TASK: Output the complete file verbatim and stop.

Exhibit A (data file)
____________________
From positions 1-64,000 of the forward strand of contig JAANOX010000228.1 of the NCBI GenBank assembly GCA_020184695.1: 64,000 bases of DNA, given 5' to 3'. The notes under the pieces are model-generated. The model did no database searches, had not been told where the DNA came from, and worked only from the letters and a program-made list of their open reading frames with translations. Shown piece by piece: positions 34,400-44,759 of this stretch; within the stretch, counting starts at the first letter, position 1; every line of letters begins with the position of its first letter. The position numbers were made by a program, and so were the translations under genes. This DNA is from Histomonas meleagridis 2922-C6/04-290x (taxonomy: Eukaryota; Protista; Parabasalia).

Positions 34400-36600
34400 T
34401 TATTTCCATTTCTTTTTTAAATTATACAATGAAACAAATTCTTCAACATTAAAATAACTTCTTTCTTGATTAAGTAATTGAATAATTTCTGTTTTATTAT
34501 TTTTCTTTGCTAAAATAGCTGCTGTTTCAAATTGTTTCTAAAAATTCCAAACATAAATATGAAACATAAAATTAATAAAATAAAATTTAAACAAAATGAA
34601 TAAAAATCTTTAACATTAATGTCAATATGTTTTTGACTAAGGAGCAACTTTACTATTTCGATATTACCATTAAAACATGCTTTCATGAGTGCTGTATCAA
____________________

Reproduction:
From positions 1-64,000 of the forward strand of contig JAANOX010000228.1 of the NCBI GenBank assembly GCA_020184695.1: 64,000 bases of DNA, given 5' to 3'. The notes under the pieces are model-generated. The model did no database searches, had not been told where the DNA came from, and worked only from the letters and a program-made list of their open reading frames with translations. Shown piece by piece: positions 34,400-44,759 of this stretch; within the stretch, counting starts at the first letter, position 1; every line of letters begins with the position of its first letter. The position numbers were made by a program, and so were the translations under genes. This DNA is from Histomonas meleagridis 2922-C6/04-290x (taxonomy: Eukaryota; Protista; Parabasalia).

Positions 34400-36600
34400 T
34401 TATTTCCATTTCTTTTTTAAATTATACAATGAAACAAATTCTTCAACATTAAAATAACTTCTTTCTTGATTAAGTAATTGAATAATTTCTGTTTTATTAT
34501 TTTTCTTTGCTAAAATAGCTGCTGTTTCAAATTGTTTCTAAAAATTCCAAACATAAATATGAAACATAAAATTAATAAAATAAAATTTAAACAAAATGAA
34601 TAAAAATCTTTAACATTAATGTCAATATGTTTTTGACTAAGGAGCAACTTTACTATTTCGATATTACCATTAAAACATGCTTTCATGAGTGCTGTATCAA